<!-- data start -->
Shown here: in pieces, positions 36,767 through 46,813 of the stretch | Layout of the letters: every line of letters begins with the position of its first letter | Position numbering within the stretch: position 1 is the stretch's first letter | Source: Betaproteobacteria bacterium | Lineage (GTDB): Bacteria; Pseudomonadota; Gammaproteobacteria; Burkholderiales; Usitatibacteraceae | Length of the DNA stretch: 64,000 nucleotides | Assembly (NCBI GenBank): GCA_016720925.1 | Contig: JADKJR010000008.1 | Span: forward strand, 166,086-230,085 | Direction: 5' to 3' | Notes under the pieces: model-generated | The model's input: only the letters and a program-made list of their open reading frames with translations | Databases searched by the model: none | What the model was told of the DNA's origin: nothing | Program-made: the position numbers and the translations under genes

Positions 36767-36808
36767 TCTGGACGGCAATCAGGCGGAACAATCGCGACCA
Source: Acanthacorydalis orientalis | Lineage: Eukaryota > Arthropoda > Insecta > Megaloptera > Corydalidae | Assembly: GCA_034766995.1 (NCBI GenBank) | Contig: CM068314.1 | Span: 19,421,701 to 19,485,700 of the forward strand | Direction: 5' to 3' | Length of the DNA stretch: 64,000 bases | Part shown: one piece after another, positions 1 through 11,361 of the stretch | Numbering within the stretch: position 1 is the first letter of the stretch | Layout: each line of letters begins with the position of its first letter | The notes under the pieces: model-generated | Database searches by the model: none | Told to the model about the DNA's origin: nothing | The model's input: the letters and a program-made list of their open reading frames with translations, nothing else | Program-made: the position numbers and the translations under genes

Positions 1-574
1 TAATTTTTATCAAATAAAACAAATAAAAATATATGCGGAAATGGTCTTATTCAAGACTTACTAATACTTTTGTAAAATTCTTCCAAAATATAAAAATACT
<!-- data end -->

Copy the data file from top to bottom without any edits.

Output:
Shown here: in pieces, positions 36,767 through 46,813 of the stretch | Layout of the letters: every line of letters begins with the position of its first letter | Position numbering within the stretch: position 1 is the stretch's first letter | Source: Betaproteobacteria bacterium | Lineage (GTDB): Bacteria; Pseudomonadota; Gammaproteobacteria; Burkholderiales; Usitatibacteraceae | Length of the DNA stretch: 64,000 nucleotides | Assembly (NCBI GenBank): GCA_016720925.1 | Contig: JADKJR010000008.1 | Span: forward strand, 166,086-230,085 | Direction: 5' to 3' | Notes under the pieces: model-generated | The model's input: only the letters and a program-made list of their open reading frames with translations | Databases searched by the model: none | What the model was told of the DNA's origin: nothing | Program-made: the position numbers and the translations under genes

Positions 36767-36808
36767 TCTGGACGGCAATCAGGCGGAACAATCGCGACCA
Source: Acanthacorydalis orientalis | Lineage: Eukaryota > Arthropoda > Insecta > Megaloptera > Corydalidae | Assembly: GCA_034766995.1 (NCBI GenBank) | Contig: CM068314.1 | Span: 19,421,701 to 19,485,700 of the forward strand | Direction: 5' to 3' | Length of the DNA stretch: 64,000 bases | Part shown: one piece after another, positions 1 through 11,361 of the stretch | Numbering within the stretch: position 1 is the first letter of the stretch | Layout: each line of letters begins with the position of its first letter | The notes under the pieces: model-generated | Database searches by the model: none | Told to the model about the DNA's origin: nothing | The model's input: the letters and a program-made list of their open reading frames with translations, nothing else | Program-made: the position numbers and the translations under genes

Positions 1-574
1 TAATTTTTATCAAATAAAACAAATAAAAATATATGCGGAAATGGTCTTATTCAAGACTTACTAATACTTTTGTAAAATTCTTCCAAAATATAAAAATACT